The National Cherry Blossom Festival returns in-person on March 20. Courtesy of the National Cherry Blossom Festival

By Southwester Staff

The National Cherry Blossom Festival is bringing back its celebrated in-person events this year, but with added safety precautions. With vaccinations and natural immunity to COVID-19 on the rise after the Omicron variant swept through the District, the Festival is ready to revive the events in a “safe and responsible” way with its opening day on Sunday, March 20, according to President and CEO Diana Mayhew.

Last fall, Mayor Muriel Bowser, announced that the District “is open and that means that the National Cherry Blossom Festival is back in person.” Those remarks came on November 9. Only weeks later, on November 24, the Omicron variant was first reported to the World Health Organization. The first Omicron case was discovered in DC on December 12. 

Bowser’s remarks stood in stark contrast to last year’s “hybrid” model festival, as The Southwester previously reported. Washingtonians have been looking forward to the much-hyped return to normal. Mayhew said this year’s events represent that return “one step at a time.”

Attendees are “encouraged” to be vaccinated against COVID-19 per Centers of Disease Control and Prevention recommendations, according to the Festival website. In addition, guests at specific venues may be subject to requirements put in place by operators or other authorities. Masking “may be recommended or required where social distancing is not possible,” the site adds. Mayhew stressed to The Southwester that the Festival is working directly with the DC Department of Health and the National Park Service (NPS) to monitor the virus and make adjustments to health protocols as necessary. 

Mayhew is not worried about the arrival of visitors from states or countries where health guidelines may be less strict than those being observed during the Festival. The District “deals with this every single day,” she said. Her organization will aim to “help communicate what those guidelines are” and ask people to be “as safe and responsible as possible.”

This year’s historic event marks the 110th anniversary of Japan’s gift of trees in 1912. The “Sakura,” or the flowering cherry tree, has important symbolism in Japan, according to the NPS website. The trees have helped the District mark the transition to springtime for over a century. This annual moment of “hope and renewal,” said Mayhew, has added significance this year.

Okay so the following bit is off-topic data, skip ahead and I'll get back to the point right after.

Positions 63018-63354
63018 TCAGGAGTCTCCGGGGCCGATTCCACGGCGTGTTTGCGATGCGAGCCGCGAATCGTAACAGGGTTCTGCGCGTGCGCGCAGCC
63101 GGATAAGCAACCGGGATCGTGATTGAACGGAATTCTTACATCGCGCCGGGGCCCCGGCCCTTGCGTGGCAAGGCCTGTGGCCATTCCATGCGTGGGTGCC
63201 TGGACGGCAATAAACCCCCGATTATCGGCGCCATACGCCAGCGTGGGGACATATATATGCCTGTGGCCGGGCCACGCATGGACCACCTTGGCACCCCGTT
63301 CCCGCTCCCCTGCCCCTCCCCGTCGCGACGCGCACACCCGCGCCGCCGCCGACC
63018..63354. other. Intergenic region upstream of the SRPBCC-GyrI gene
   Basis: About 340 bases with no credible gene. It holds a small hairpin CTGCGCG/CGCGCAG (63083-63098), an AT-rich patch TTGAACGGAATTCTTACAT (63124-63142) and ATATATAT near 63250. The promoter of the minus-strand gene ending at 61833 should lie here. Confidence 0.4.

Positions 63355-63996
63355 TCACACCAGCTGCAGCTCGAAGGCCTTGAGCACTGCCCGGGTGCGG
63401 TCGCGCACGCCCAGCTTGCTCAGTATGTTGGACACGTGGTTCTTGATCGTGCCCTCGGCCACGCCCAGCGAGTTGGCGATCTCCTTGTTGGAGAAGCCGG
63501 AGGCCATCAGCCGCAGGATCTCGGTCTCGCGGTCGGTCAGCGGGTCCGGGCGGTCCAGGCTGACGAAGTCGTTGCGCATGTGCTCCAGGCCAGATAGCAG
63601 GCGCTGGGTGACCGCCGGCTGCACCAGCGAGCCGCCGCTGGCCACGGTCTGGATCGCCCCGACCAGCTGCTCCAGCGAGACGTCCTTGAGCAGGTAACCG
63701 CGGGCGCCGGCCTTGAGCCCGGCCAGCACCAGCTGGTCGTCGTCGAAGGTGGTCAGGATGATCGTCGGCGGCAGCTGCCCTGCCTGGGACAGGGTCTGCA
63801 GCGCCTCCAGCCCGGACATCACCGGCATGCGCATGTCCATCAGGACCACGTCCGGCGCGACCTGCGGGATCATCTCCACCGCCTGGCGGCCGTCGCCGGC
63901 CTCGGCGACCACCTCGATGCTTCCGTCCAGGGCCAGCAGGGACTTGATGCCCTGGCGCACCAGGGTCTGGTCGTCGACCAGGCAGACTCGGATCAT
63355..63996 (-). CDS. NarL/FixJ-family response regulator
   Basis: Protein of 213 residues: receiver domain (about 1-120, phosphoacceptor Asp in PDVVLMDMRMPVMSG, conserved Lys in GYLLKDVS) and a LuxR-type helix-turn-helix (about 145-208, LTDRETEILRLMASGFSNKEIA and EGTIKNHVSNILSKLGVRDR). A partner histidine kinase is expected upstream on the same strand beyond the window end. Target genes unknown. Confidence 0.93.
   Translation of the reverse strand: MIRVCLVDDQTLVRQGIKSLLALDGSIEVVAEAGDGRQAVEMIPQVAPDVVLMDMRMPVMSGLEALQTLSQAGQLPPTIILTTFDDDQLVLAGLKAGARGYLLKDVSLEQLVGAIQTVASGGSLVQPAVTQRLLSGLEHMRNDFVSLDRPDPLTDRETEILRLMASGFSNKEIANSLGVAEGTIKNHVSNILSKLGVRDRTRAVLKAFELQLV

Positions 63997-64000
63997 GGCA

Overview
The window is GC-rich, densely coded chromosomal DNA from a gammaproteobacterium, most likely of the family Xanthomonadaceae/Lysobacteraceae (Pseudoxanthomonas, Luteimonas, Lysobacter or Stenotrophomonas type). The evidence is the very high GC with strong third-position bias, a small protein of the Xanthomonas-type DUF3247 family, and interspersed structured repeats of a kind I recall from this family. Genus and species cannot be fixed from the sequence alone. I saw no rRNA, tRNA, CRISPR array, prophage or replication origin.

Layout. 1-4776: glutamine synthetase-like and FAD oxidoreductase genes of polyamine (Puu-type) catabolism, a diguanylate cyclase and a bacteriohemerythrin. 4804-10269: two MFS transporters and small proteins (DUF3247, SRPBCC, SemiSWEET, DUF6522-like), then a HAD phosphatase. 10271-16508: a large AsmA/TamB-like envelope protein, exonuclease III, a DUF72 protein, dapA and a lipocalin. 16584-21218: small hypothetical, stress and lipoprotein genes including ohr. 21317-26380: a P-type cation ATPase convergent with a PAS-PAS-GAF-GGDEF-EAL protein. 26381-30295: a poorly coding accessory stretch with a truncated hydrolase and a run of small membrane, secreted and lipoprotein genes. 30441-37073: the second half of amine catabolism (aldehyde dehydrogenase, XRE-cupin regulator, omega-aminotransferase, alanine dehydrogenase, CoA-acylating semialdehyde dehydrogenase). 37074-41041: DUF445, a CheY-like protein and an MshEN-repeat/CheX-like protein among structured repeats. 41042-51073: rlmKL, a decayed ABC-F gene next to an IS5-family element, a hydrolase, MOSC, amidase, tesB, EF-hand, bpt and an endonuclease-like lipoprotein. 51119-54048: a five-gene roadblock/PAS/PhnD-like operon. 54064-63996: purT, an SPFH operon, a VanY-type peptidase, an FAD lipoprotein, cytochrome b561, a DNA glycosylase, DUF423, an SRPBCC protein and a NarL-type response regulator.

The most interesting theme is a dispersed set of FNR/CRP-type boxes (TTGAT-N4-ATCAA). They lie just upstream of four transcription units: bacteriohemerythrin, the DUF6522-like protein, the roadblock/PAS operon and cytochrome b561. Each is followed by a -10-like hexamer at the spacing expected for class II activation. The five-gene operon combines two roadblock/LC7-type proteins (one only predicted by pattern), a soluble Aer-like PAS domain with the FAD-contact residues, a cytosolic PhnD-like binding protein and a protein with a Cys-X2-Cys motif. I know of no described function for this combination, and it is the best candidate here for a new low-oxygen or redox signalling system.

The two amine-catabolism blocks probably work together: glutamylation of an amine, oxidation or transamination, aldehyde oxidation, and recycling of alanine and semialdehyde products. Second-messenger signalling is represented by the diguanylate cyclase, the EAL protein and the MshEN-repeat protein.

The opening ceremony on March 20 will feature a performance from the Minyo Crusaders, a “10-piece band that combine[s] Japanese traditional folk songs, Minyo, with various rhythms from Latin, Afro-Cuban, and Afro-Caribbean music,” according to the Festival website. Musicians Keisho Ohno and Toshihiro Yuta, as well as Samurai Artist KAMUI, will also be performing. For the opening ceremony, masks are required in addition to proof of vaccine or negative COVID-19 test.

This year’s festival will also see the return of the Blossom Kite Festival, National Cherry Blossom Parade, Petalpalooza, and more. The Pink Tie Dinner Party is returning “in a new format showcasing an exclusive, intimate fundraiser celebration,” the Festival website says.

The Festival is always looking to make its new events part of a plan for growth rather than a “one off,” Mayhew explained. As a result, the Petal Porches that marked last year’s hybrid event, when the “community became a part of the Festival,” will be on display again this year from March 20 until April 11. This and other programs are a way to bring “joy” and “celebration” to the city in all eight wards. Hundreds have already registered for this year’s Petal Procession.

Mayhew wants to offer “something at different comfort levels” this year, so there will be a variety of events for those more or less ready to return to large public gatherings. A full line-up of events can be found on the Festival’s website (https://nationalcherryblossomfestival.org/). Prospective attendees are also strongly encouraged to sign up for the organization’s email updates and monitor the website. The Southwester will be following these updates closely and will keep the neighborhood informed.

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